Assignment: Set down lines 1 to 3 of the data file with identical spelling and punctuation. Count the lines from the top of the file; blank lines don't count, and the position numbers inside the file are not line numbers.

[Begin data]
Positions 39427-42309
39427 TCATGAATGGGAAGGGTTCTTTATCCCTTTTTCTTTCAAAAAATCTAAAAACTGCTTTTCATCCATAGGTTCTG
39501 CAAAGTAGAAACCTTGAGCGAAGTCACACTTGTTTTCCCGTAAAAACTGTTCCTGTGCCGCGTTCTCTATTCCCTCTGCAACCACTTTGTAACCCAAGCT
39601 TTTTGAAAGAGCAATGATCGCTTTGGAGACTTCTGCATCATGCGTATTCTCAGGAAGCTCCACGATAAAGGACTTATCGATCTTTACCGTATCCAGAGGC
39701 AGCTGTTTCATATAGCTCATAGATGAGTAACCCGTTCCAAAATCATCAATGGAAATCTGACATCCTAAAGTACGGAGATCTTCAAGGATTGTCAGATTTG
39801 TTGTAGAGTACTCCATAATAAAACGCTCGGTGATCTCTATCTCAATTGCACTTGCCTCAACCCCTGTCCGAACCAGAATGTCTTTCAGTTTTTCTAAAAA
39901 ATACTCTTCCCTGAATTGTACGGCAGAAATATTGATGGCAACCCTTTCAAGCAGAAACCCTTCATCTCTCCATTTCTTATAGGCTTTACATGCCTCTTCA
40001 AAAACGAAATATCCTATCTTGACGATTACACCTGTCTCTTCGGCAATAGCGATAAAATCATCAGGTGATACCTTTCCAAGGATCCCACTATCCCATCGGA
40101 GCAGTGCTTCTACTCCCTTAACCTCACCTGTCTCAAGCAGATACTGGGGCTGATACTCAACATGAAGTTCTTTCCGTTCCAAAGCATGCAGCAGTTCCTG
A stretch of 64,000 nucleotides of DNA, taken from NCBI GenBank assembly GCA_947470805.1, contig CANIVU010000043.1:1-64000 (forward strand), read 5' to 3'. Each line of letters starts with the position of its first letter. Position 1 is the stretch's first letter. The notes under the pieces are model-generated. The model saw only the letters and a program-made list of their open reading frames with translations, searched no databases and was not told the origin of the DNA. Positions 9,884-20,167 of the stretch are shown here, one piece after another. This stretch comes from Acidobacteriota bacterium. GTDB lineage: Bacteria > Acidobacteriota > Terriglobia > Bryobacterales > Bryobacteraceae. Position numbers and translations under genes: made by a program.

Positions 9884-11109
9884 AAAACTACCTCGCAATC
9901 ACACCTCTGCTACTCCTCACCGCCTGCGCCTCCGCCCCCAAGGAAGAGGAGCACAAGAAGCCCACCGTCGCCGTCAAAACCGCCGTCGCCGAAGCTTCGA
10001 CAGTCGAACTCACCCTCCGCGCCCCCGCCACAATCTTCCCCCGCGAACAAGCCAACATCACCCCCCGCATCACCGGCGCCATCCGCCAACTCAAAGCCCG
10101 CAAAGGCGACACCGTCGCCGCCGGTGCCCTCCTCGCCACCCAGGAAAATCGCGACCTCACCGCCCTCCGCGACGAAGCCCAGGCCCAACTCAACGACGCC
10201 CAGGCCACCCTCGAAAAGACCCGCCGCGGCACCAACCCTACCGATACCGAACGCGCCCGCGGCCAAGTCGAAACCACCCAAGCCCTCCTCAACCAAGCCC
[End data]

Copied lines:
Positions 39427-42309
39427 TCATGAATGGGAAGGGTTCTTTATCCCTTTTTCTTTCAAAAAATCTAAAAACTGCTTTTCATCCATAGGTTCTG
39501 CAAAGTAGAAACCTTGAGCGAAGTCACACTTGTTTTCCCGTAAAAACTGTTCCTGTGCCGCGTTCTCTATTCCCTCTGCAACCACTTTGTAACCCAAGCT